21st Sunday 2019
Isaiah 66:18-21; Hebrews 12:5-7,11-13; Luke 13:22-30
Last week’s readings, if you recall, were somewhat disturbing. Today, we have something of a mixture of the encouraging and the disturbing.
We begin with an uplifting text from the Book of Isaiah. The prophet foresees people pouring into Jerusalem from the whole of the known world, being accepted among the people of God, serving Him as priests, ministering at His altar.
So far, so positive, and in many ways we see this prophecy being fulfilled. God’s people do indeed come today from the whole world: we have a Pope from Latin America, and several religious orders are now centred in Africa or Asia, rather than in Europe. Forty years ago, it was earth-shaking when a non-Italian was elected Pope: at the last papal election, short odds were offered on an African Pope.
There is encouragement too from the author of the Letter to the Hebrews, who reminds us that we are sons and daughters of God. Perhaps we need to ponder that thought more often than we do. To be a child of God—to be able to address God as our Father as we do every day—is an awesome privilege from which we should draw consolation and joy.
This positive message, though, comes with a caveat, a warning. As sons and daughters of God, we are subject to God’s discipline: in other words, we will have to carry the Cross. “Suffering is part of your training” we are told. If Jesus the Son of God, had to suffer, then we, as His adopted brothers and sisters, will suffer in our turn, and the closer we draw to Him, the greater will be our share in the Cross.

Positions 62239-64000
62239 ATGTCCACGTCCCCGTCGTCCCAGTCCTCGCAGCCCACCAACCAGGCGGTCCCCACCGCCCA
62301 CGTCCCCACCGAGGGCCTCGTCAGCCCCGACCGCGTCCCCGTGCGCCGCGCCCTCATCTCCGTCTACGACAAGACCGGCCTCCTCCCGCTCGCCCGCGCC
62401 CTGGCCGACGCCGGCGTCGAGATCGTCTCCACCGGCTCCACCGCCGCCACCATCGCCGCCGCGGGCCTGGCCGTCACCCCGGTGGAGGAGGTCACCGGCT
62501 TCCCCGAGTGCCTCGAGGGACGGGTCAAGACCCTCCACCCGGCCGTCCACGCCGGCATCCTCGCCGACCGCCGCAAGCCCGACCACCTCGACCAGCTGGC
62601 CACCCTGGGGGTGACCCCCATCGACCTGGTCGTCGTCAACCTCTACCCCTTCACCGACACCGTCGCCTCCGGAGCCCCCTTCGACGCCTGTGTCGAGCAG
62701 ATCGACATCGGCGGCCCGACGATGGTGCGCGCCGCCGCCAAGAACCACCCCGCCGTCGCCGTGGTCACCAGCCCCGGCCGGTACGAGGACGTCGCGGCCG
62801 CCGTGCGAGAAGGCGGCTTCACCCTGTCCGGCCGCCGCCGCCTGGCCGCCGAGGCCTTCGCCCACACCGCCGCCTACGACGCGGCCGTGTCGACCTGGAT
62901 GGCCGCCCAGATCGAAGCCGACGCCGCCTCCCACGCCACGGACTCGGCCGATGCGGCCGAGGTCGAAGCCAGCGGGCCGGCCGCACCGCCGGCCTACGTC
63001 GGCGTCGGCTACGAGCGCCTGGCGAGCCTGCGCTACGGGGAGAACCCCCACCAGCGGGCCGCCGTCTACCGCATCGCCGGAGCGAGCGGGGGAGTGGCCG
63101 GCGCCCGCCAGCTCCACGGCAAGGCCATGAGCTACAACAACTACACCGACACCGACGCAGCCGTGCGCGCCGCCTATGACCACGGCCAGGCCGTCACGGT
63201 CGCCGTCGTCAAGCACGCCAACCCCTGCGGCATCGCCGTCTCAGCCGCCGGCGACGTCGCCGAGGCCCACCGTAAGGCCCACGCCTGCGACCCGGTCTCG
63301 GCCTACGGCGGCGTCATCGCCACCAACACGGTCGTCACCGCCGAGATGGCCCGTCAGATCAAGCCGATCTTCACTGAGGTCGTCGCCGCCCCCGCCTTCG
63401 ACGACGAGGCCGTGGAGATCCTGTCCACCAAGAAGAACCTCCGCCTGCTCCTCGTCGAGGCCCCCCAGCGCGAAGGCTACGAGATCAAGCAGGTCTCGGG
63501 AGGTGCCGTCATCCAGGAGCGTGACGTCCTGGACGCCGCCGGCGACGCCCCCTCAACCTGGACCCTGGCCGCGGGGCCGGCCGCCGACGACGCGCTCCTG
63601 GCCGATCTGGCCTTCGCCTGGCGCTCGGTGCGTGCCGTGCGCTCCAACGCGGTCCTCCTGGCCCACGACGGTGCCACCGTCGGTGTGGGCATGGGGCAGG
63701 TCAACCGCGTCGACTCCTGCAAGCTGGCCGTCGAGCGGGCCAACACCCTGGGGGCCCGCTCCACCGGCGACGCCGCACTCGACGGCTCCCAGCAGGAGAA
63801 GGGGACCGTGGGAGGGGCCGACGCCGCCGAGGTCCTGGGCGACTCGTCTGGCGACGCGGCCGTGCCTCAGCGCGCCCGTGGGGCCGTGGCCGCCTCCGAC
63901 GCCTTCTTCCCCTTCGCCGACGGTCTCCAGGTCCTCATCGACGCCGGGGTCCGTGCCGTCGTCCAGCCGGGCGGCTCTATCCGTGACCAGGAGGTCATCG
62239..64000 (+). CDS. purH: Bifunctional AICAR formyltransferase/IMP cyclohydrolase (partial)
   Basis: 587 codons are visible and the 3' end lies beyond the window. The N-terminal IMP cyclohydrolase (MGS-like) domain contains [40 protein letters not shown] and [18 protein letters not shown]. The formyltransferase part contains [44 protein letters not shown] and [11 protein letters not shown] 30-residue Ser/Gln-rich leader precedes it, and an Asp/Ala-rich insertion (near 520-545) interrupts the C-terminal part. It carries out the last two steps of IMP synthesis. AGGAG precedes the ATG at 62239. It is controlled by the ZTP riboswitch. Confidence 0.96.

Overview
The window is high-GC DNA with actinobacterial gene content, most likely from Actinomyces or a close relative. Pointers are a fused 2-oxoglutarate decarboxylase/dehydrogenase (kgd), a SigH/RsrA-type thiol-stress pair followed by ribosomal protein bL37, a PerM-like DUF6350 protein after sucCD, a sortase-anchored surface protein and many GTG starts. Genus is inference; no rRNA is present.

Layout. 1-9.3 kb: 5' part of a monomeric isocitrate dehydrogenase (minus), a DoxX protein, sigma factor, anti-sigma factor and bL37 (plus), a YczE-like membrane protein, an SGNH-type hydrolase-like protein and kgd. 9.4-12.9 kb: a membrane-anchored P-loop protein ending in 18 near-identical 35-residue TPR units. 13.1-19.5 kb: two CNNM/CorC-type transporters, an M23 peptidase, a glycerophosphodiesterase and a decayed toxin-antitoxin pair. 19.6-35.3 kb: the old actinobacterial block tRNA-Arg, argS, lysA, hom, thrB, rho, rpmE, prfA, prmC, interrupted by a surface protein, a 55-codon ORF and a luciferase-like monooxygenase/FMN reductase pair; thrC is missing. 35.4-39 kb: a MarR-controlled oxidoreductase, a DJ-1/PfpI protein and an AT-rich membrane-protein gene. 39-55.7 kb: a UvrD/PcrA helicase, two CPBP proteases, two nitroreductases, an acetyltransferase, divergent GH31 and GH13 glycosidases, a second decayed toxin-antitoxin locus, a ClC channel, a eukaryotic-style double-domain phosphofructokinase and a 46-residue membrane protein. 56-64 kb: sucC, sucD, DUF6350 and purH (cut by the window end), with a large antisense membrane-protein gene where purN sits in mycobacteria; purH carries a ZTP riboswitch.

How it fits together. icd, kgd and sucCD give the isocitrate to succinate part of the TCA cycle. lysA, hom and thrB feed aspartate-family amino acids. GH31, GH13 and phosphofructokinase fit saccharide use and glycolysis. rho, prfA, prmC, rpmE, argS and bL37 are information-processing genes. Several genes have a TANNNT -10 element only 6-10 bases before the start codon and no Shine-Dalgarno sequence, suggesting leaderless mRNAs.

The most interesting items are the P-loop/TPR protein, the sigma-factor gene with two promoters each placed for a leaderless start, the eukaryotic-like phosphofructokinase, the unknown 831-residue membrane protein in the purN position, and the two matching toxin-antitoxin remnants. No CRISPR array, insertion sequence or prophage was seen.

That word of caution is spelt out still more sharply in the Gospel, where Jesus urges us to enter by the narrow door, and warns us that, if we have not truly tried to know Him, then the influx of outsiders will be at our expense.
It seems ironic that, for the second successive week, the most disturbing words come from the Lord Himself, the Redeemer, the lover of humankind, and that they are reported by St. Luke, the scriba mansuetudinis Christi—the one who writes of the gentleness of Christ. There is no place here for the “Smile, Jesus loves you” approach to living the Gospel: we are being called very firmly to know Jesus intimately, and this will involve the discipline to which the writer to the Hebrews referred; it will entail carrying the Cross.
We need to be conscious here of the setting in which Our Lord is speaking. He is, says St. Luke, “making His way to Jerusalem.” Luke has previously described Him as “setting His face toward Jerusalem” almost as if He were gritting His teeth. Jesus is under no illusions: He is aware that this is a journey to suffering and death, and those who wish to enter into life must make that journey with Him.
What does this entail? Remember that those who are cast out are people whom Jesus does not recognise, who have not made the effort to get to know Him. We need to be people who know the Lord, and who are known by Him. This means that we must be people of prayer, people who have met Him in the Scriptures, in the Sacraments, in our neighbour, and in the silence of our hearts. We must be people who seek His will in the events of every day.
Finally, we must be people who are prepared to take up the Cross, to unite our sufferings to those of the Lord for the salvation of the world, to recognise that our status as God’s sons and daughters requires us to share the sufferings of the only begotten Son. We should be heartened by all the encouraging aspects of today’s readings but, having been encouraged, we must be prepared to accept the more difficult aspects of our call.